Neither is science (or pharmaceutical companies). In thirty years, will the new human one hundred be ninety? Will science of the near future be able to keep all vital systems of the mind and body going to sustain life past one hundred? I doubt it. Centuries of human evolution changed in mere decades? Modern health science seems more about halting disease, keeping ventricles pumping blood and lungs inhaling oxygen than sustaining the heart and soul of the survivor, not to mention breathing vibrant life back into a living, caring being that wants to go on for more than just the sake of going on.

As for me (note: I don’t have to worry about any of this since I’ve still got thirty years to think about it) , I joke about my plan to live a good life right up to the end by having a will made out, all possible loose ends tidied up, then, when the time is right, I step in front of a speeding train.

Even this flippant, quick and easy plan has a crack in it: “when the time is right.”

‘Tis the eternal question – when is the time right?


Filed under The Daily Thought

Stories From Maybe Boomer: Compassion, and Befriending “It! The Terror From Beyond Space”

Paul and I perused the channels on my family’s ultra-modern new television set hoping to find a great color show. Zippo. Every progarm was in black and white. I wanted to impress Paul, my new companion, and so far, the Quasar – Motorola’s beautiful twenty-four inch console set – was letting me down.

Things changed at precisely two o’clock.

“Oh, wait, flip back. Flip back,” Paul said.

I cranked the Motorola’s spiffy all-metal dial back one click to the opening credits of a movie.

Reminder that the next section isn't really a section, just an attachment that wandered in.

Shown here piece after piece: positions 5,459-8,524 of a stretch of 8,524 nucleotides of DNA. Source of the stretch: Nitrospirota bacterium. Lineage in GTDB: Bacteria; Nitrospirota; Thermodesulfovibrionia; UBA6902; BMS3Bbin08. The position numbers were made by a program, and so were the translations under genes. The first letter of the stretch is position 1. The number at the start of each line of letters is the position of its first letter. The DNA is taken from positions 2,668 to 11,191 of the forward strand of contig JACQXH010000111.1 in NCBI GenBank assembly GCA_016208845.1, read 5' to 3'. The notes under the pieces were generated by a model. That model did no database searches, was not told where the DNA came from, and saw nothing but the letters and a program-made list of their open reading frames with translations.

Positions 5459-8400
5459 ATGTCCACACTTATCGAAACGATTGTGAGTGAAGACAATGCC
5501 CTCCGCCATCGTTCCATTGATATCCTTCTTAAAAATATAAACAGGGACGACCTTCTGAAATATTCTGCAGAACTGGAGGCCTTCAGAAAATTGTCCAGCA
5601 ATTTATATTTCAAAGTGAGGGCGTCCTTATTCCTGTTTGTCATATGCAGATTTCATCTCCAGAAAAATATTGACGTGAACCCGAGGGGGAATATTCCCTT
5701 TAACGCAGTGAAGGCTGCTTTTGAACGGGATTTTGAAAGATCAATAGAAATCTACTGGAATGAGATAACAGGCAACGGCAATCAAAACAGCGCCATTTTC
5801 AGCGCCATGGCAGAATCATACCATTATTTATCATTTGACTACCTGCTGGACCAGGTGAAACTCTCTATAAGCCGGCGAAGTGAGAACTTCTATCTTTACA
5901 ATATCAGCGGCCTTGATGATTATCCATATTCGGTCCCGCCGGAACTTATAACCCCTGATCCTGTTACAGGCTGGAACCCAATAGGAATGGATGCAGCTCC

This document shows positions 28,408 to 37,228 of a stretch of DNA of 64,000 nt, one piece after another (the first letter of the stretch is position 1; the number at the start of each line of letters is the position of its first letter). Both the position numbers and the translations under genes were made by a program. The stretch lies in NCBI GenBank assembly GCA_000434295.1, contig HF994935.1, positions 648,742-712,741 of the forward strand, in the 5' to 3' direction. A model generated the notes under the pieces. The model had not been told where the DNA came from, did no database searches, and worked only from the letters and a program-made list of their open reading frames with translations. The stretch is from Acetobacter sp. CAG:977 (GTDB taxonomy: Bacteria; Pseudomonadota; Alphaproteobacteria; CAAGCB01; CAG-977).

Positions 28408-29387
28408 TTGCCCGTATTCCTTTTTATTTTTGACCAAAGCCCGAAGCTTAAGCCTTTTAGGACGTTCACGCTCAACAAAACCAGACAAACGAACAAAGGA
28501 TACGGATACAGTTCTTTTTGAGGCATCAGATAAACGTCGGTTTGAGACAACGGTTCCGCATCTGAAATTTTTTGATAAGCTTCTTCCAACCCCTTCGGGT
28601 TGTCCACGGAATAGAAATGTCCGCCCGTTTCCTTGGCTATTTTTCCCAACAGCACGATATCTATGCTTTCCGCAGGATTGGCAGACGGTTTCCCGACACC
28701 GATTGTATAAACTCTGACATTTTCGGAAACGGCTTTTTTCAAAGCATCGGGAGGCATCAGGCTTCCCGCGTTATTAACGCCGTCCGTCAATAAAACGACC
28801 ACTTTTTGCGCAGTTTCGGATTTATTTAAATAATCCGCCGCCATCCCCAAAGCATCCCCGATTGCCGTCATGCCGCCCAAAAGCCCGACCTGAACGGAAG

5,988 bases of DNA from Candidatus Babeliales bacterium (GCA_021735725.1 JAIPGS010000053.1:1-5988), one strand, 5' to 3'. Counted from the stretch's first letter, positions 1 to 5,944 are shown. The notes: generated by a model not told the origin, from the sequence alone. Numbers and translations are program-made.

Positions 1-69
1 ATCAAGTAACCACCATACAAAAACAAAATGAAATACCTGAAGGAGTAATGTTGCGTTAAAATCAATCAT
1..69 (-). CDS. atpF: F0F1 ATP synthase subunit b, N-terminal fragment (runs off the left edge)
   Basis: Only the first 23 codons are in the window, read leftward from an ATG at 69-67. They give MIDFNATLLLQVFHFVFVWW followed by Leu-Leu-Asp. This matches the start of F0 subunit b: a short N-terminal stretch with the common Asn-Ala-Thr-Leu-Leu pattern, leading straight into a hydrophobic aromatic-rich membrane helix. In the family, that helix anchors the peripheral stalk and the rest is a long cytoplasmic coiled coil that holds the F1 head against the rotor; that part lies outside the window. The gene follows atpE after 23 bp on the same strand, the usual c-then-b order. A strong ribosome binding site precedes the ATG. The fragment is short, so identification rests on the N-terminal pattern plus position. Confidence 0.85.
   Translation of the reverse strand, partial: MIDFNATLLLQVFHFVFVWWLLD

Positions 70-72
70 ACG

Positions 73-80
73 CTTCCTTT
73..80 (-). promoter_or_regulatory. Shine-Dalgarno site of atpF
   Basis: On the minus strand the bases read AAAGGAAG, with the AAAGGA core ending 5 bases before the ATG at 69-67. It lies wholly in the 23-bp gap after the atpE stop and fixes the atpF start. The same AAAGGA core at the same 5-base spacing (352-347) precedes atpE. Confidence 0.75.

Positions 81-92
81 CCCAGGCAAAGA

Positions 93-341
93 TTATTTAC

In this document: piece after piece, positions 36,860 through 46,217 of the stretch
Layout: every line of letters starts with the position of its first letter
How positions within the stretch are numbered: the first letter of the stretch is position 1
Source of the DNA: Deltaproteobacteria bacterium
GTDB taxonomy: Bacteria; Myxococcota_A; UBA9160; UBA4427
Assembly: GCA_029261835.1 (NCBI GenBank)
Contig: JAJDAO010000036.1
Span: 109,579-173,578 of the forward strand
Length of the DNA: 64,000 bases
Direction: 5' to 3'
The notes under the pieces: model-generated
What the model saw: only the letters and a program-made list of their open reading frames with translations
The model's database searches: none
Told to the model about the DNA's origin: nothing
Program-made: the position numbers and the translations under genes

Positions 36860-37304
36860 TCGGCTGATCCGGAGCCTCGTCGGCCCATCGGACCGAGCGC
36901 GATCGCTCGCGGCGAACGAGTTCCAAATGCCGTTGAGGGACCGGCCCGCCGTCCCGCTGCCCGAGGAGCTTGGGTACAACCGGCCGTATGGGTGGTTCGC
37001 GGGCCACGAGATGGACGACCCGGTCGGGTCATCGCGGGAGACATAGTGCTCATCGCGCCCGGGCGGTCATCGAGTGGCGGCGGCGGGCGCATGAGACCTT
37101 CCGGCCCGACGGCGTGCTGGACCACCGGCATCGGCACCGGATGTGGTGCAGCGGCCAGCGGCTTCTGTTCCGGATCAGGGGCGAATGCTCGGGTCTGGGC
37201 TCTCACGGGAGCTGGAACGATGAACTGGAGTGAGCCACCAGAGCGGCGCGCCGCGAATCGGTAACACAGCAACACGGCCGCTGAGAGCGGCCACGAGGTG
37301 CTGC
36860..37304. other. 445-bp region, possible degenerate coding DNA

It, the Terror From Beyond Space! This could be cool,” I said.

“Look, look how clear the title is,” Paul replied. “You’d never be able to see that on your old Silvertone set.”

So blown away by crisp picture quality, we’d forgotten the fact the movie was in black and white. We didn’t care. The alien creature creating havoc inside the spaceship’s darkly-lit hull devoured our attention. To us, this standard 50’s sci-fi flick was a classic.

Halfway through It, I cried out, “Look at the scales on the monster’s skin!”

“And look! Look! There’s a zipper!”


“On his back …”

“It’s really a rubber suit …”

“It can’t be …”

“It’s a rubber suit!”

“It’s so fake …”

“And look, now he’s picking some guy up …”

“And twirling him around …”

“Like he’s gonna heave him …”

“But it’s so fake …”

“Just showing their shadows …”

“I know …”

“Instead of them …”

“I know …”

“So the zipper doesn’t show …”

“I know …”

“I hate that …”

“I know.”

“I hate that.”

“Me, too.”

However, It got clobbered in the end. But what a bad finale that was. The monster was our hero. How could the American astronauts, dressed in hokey space suits, zap It before he reached the ship’s cheesy-looking control room to eat everyone in sight? I was so let down.

After Paul went home, sudden pangs of nostalgia came over me for the Silvertone set my family had owned forever. It sat in the corner of the basement now, unplugged, abandoned, collecting dust. The beautiful, ash-colored television had once been the family’s universe, producing a relentless drone close to sixteen hours a day. Occasionally, Dad had spoken over the Silvertone in anger when its fifteen inch screen shrank to eleven by nine after the horizontal and vertical holds got their way with things. With the all-encompassing love for our new Motorola, I knew the Silvertone’s worn-out tubes and technology would be hauled away soon.

Sure enough, a few weeks later, the set was gone. Both the Silvertone and It had been beaten by technology. Just as the creature was left alone to decay on Mars’ barren landscape, I imagined the frightening sight of my cathode comrade dumped in a landfill somewhere, disrespected, with no funeral service conducted or head stone prepared. I’d have appreciated its ashes being put into a nice urn, or a Kool Aid pitcher if we couldn’t afford the urn, or at least sprinkled around the Quasar as a respectful remembrance. I would miss my companion terribly. After all, before Paul, the Silvertone was the best friend I had.

This is an excerpt from my memoir, Maybe Boomer. The post honors the fifty-seventh anniversary of It! The Terror From Beyond Space and its August, 1958 debut.  Note: the film takes place in the “far off future” – 1973!

1 Comment

Filed under Blog, Stories from Maybe Boomer